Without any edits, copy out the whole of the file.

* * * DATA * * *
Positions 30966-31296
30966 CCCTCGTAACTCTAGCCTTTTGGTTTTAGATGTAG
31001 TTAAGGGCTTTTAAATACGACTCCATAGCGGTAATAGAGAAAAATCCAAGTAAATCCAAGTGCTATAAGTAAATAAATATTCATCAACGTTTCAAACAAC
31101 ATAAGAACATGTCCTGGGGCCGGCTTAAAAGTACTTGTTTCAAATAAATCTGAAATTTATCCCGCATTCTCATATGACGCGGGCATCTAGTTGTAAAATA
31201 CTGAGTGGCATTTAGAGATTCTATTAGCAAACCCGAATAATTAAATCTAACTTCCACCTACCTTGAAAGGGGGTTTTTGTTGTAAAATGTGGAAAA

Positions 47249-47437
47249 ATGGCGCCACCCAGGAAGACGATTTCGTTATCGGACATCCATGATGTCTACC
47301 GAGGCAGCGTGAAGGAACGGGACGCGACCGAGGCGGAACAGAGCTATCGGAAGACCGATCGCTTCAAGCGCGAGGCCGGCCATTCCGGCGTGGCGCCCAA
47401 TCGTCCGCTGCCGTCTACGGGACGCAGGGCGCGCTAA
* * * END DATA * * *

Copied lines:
Positions 30966-31296
30966 CCCTCGTAACTCTAGCCTTTTGGTTTTAGATGTAG
31001 TTAAGGGCTTTTAAATACGACTCCATAGCGGTAATAGAGAAAAATCCAAGTAAATCCAAGTGCTATAAGTAAATAAATATTCATCAACGTTTCAAACAAC
31101 ATAAGAACATGTCCTGGGGCCGGCTTAAAAGTACTTGTTTCAAATAAATCTGAAATTTATCCCGCATTCTCATATGACGCGGGCATCTAGTTGTAAAATA
31201 CTGAGTGGCATTTAGAGATTCTATTAGCAAACCCGAATAATTAAATCTAACTTCCACCTACCTTGAAAGGGGGTTTTTGTTGTAAAATGTGGAAAA

Positions 47249-47437
47249 ATGGCGCCACCCAGGAAGACGATTTCGTTATCGGACATCCATGATGTCTACC
47301 GAGGCAGCGTGAAGGAACGGGACGCGACCGAGGCGGAACAGAGCTATCGGAAGACCGATCGCTTCAAGCGCGAGGCCGGCCATTCCGGCGTGGCGCCCAA
47401 TCGTCCGCTGCCGTCTACGGGACGCAGGGCGCGCTAA